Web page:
Stretching isn’t just for those of us who can no longer pull all nighters and function the next day. The importance of stretching for runners is critical for anyone who wants to enjoy the activity for a long time and avoid any potential problems. Running is a very physically demanding sport. The repetitive motion of running and moving the body forward requires strength and coordination. It’s a sport that requires the athlete to be diligent and consistent in the care of their body’s muscles, so as to avoid injuries, sprains or tears.If you are like me, when I was in my 20s and young 30s I never stretched. I would go for my run, come in and head into the next task. However, as I have gotten older I have noticed that things just do not operate the same way. Stretching is now a critical role in my training and I very rarely skip the stretch.
When to stretch?
The next big question you may have is “to stretch before” or “to stretch after”. If you want to truly avoid injuries and perform at your best, the answer is both! As a runner begins their stride, each stride of their foot against the ground causes their muscles to constrict and push together. A long, repetitive motion like this is essentially like a rubber band being wound several times. Stretching before an dafter a run can help by:
- Stretching pre-run helps to warm up the muscles and get them ready for your workout!
- Pre-Stretching can also help to lengthen the muscles and aid in a wider running stride.
- Pos-Stretching helps to pull out and lengthen the muscles that have become tight during the workout.
The biggest difference in pre and post workout stretching is the type of stretching you should do. In the pre-workout stretching you should be focusing on range of motion, having movement in your stretches and making sure your muscles are warm and loose.
1.) Hamstring Stretch
Lying on your back with legs straight you will slowly lift one leg using the quadriceps (front of the thigh). You can assist yourself with a rope if you need assistance or want a deeper stretch. Note: bend the non-exercising leg to stabilize the spine if you have a history of back pain.
3.) Glute Stretch
For this stretch you will lie on your back with legs straight. Flex your left knee at a 90-degree angle and rest on the opposite knee. Slowly pull both knees towards your chest. This is the go-to stretch to help with your gluteus medius, gluteus minimus and the piriformis.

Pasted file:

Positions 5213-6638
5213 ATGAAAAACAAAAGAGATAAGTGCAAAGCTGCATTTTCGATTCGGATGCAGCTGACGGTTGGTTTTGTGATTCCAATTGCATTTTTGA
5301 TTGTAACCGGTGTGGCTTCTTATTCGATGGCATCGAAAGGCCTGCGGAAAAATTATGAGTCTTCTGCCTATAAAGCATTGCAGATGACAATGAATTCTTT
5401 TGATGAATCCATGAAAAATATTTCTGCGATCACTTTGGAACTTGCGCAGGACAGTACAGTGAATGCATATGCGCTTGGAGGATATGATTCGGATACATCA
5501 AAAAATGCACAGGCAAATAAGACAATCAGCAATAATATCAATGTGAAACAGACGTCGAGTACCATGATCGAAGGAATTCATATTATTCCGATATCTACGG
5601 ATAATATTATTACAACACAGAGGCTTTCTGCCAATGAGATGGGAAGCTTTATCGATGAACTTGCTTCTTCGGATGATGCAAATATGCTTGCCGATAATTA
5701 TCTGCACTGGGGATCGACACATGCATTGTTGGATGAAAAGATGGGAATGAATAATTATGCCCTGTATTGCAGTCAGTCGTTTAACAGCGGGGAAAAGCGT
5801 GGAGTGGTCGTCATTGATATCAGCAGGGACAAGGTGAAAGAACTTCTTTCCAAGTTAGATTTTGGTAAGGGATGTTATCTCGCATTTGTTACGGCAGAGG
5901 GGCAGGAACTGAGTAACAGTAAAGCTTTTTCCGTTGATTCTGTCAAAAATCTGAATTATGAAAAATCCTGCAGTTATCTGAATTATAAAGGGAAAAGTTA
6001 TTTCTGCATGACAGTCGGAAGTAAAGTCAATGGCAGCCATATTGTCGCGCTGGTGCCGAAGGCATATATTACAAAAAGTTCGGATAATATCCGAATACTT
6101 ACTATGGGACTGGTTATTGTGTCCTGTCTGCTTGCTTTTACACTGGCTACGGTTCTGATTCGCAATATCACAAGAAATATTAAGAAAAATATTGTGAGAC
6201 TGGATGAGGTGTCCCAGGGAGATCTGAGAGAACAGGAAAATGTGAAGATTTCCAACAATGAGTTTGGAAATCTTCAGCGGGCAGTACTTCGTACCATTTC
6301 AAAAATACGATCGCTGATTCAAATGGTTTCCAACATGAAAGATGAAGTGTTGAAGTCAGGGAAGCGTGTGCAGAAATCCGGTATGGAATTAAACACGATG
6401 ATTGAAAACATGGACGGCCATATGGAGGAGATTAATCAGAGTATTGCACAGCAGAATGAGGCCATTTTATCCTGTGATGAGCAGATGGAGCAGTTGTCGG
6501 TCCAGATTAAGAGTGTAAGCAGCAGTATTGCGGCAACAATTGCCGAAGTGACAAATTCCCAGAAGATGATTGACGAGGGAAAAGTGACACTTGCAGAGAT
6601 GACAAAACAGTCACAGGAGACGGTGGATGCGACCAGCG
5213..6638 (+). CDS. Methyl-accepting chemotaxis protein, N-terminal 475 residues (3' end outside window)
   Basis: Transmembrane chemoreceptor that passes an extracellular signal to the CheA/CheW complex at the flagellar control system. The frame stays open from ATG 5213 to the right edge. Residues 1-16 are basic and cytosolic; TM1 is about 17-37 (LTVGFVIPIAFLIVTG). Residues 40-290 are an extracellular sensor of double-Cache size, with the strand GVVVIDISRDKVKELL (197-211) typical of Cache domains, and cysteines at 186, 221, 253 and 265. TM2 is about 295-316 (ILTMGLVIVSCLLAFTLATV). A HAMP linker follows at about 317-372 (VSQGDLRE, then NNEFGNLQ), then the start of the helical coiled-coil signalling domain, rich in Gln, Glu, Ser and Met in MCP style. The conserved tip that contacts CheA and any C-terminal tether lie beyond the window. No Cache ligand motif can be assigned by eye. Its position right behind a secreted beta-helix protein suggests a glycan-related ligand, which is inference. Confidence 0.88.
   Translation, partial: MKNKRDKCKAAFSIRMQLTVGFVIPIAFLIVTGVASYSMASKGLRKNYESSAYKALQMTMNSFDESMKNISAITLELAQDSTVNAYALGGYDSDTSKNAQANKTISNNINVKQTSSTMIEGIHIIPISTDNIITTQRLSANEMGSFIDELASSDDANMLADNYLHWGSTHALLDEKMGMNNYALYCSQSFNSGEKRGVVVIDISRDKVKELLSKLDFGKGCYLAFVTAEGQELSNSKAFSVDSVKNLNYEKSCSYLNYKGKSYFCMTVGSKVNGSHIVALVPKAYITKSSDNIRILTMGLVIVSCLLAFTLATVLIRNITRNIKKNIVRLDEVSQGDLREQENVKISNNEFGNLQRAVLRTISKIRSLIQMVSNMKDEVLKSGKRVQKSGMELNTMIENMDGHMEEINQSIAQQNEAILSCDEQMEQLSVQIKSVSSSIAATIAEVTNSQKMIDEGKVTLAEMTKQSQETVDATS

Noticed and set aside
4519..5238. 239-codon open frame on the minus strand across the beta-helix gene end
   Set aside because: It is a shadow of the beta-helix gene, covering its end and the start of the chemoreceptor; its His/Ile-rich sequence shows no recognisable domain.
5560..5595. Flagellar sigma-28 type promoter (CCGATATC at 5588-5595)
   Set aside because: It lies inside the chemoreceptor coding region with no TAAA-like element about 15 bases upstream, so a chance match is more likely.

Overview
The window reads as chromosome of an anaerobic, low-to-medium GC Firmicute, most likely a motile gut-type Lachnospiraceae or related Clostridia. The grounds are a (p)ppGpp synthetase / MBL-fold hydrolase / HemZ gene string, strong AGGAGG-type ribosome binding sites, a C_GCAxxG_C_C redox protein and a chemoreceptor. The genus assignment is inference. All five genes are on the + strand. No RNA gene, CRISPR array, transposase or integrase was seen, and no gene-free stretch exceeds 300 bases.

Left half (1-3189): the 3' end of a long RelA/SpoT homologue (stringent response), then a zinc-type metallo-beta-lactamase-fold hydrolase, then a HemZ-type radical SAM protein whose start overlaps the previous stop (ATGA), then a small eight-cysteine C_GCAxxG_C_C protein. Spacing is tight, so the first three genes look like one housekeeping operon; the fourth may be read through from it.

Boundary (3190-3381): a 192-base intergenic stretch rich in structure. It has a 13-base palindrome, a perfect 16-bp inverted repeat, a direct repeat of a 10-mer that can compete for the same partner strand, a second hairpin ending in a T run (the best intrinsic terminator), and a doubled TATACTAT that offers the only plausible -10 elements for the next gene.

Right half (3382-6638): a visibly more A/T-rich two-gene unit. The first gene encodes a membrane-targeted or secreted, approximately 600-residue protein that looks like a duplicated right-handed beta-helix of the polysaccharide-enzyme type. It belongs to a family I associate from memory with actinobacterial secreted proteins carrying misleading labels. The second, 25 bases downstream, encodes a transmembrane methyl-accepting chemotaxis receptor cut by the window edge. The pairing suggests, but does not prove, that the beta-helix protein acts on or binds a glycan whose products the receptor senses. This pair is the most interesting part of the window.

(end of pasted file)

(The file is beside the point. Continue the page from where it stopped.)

3.) Hip Flexor Stretch
Runners can easily develop tight hip flexors so this stretch is important! For this stretch you will kneel down on your left knee with your right knee at a 90 degree angle. You will move forward onto the flexed front leg (right) keep pelvis and back stable by contracting abdominals. As you move forward, contract buttocks and hamstrings to flex left heel to left buttock. Assist stretch with one or both hands bringing heel to buttock as flexibility allows.
4.) Downward Dog
The Downward Dog is a very common yoga pose that will also stretch the calf muscles. Downward Dog is a common yoga pose that can also stretch the calf muscles. You will start on your hands and knees with the hand directly under the shoulders. You will then walk the feet back so that the body is in a plank position. After you plank, slowly bring the hips up toward the ceiling sot he body creates the shape of an upside-down V. Press your heels down into the floor.
Your quadriceps is often referred to as your quads and covers most of the front and sides of your thighs. Stretching your quadriceps is important if you’re running up or down hills. To start you will stand upright and pull your leg behind with your corresponding hand. Then, you will tuck your pelvis and pull your shins towards your thigh.
6.) BONUS! Pigeon Pose
I included this bonus stretch because it is simply my favorite and the one I always look forward to doing. With the way my body works, this stretch is ideal for getting those overused muscles.
You will keep your left knee on the ground and stretch the left leg behind you, resting the top of the left foot on the ground. Keeping your back straight, push forward into your right hip, being usre to keep the right knee over the right ankle. Switch sides.
About TRWS GURU Kathy
Kathy started running in 2005 after getting her first corporate job past college and gaining weight. Her admin at the time suggested she run her first 5k, which Kathy trained for 10 months in preparation. Having a career in advertising and traveling frequently, Kathy discovered that running was a great way to stay fit and see all the cities she was visiting. Kathy loves destination races having traveled as far as Australia for a marathon, and locally Chicago, New Jersey, Arizona and pictured here at her half Ironman in Indiana.
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